DelhiIndia

Satellite images show farm fires in Punjab and Haryana


Farm fires have begun to appear on NASA’s satellite imagery of northern India’s plains, with six fire events recorded in Punjab and two each in Haryana and Uttar Pradesh since September 15, data compiled by the Indian Agricultural Research Institute (IARI) shows.

VK Sehgal, professor and principal scientist at IARI, who is a part of CREAMS, said a clear trend will begin to emerge from October, when the monsoon has withdrawn and harvesting will generally begin. (HT Archive)

Every year, crop residue burning is monitored from September 15 till November 30, and data compiled by the Consortium for Research on Agroecosystem Monitoring and Modelling from Space (CREAMS) — a centre under IARI — reveals that between September 15 and 18, Punjab recorded six fires – all of which occurred on September 16. This figure is lower than previous years — in the same period last year, Punjab had recorded 22 fires, while the count was 11 in 2021.

Haryana meanwhile has recorded a farm fire each on September 15 and 16, with no fire recorded on September 17 or 18. In comparison, Haryana recorded only one farm fire in all of September last year – on September 18. Uttar Pradesh’s count of two fires came on September 16 this year. In comparison, the state recorded its first farm fire count last year on September 30.

VK Sehgal, professor and principal scientist at IARI, who is a part of CREAMS, said a clear trend will begin to emerge from October, when the monsoon has withdrawn and harvesting will generally begin.

“What we tend to observe in September are isolated fires, generally occurring in Amritsar or Tarn Taran in Punjab, since they primarily grow potato and that has a different harvesting cycle in comparison to paddy. Despite lack of rains in August, Punjab is still likely to see a bumper crop this year, which again means more efforts are required on the ground to control fires,” he said.

Every year, Delhi faces a public health crisis with the emanation of farm fires in Punjab, Haryana, and Uttar Pradesh. This causes a smog jacket to form over northern India, particularly Delhi. This year, however, sowing has been impacted by an abnormal monsoon pattern.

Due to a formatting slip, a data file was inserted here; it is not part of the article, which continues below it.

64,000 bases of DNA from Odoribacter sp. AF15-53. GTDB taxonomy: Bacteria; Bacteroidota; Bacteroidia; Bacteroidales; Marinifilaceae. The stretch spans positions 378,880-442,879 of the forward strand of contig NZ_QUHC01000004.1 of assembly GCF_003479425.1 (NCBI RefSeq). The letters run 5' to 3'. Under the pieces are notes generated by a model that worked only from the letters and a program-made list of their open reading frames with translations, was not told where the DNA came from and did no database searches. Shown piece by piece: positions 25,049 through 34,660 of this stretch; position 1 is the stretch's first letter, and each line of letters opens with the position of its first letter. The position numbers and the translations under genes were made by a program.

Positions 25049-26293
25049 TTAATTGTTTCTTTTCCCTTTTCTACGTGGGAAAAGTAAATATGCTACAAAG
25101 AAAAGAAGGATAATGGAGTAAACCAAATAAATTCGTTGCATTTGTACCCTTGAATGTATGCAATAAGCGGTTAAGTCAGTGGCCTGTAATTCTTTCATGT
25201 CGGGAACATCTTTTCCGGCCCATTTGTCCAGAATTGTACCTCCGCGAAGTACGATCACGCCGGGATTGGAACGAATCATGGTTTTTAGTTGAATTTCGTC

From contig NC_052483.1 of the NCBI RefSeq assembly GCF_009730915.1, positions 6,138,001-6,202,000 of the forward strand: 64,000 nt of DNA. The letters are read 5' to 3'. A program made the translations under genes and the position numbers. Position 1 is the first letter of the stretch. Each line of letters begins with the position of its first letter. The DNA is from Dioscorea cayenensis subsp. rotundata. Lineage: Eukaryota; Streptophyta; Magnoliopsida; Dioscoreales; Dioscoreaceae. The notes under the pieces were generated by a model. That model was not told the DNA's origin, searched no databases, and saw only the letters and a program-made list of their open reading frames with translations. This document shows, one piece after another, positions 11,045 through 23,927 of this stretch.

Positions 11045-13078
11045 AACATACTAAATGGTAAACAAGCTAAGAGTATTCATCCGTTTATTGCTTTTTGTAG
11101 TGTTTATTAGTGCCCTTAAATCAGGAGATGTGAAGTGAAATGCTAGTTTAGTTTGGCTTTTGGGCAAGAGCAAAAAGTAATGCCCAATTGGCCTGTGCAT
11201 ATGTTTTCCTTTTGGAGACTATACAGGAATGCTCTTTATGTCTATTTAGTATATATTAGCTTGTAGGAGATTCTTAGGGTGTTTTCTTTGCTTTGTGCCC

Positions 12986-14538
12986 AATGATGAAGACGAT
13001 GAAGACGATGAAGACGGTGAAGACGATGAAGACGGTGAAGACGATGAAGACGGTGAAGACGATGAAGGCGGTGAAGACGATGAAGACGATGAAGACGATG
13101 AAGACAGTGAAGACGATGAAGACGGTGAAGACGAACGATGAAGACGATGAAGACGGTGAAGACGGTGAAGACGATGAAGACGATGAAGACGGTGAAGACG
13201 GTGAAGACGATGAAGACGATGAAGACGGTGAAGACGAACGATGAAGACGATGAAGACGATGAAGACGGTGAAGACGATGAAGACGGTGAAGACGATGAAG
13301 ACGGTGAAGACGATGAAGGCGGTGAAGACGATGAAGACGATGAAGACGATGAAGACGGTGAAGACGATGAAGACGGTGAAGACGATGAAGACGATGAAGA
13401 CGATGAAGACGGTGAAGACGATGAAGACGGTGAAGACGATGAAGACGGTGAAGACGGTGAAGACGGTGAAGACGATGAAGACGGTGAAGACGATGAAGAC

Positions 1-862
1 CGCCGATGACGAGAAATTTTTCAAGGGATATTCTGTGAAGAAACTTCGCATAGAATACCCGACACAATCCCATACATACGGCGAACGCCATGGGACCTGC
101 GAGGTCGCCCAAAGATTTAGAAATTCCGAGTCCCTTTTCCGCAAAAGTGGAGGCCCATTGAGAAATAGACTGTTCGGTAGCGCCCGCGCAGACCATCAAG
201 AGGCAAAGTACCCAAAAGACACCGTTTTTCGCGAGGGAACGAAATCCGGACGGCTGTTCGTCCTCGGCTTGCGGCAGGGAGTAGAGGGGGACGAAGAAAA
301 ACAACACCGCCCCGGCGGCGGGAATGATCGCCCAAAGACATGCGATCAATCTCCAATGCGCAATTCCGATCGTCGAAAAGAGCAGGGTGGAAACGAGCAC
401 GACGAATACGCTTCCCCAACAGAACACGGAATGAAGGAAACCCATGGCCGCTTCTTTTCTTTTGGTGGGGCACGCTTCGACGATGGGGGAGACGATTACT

Stubble burning generally starts impacting Delhi’s air quality from October onwards, when the wind direction becomes northwesterly, following the withdrawal of the southwest monsoon in late September.

This year, sowing has also been impacted by an abnormal monsoon pattern, which saw a rain deficit of 10% across the country. This was followed by above normal rainfall in July, which saw northwest India record an excess of 59% and flooding in parts of Punjab, Haryana and even Uttar Pradesh. Over the last week, northwest India is also recording rain, which can push residue burning to October, experts say.

Anumita Roychowdhury, executive director, research and advocacy at the Centre for Science and Environment (CSE) says September is generally the ideal period for state governments to identify problems on the ground and intervene. “We generally start to see sporadic fires from September 15 onwards and till the end of the month, the state governments have time to reach out to farmers on the ground and use early data to ensure there are adequate machines deployed. Wherever a machine cannot be distributed, it is important to ensure there is a tie-up for collection of the residue,” she said, stating last year’s trend of a dip in fire numbers was encouraging.

“With rains, we can generally see no farm fires and as soon as the rains stop, there can be a spike. Last year was similar, as rains in September pushed residue burning to October,” she added.



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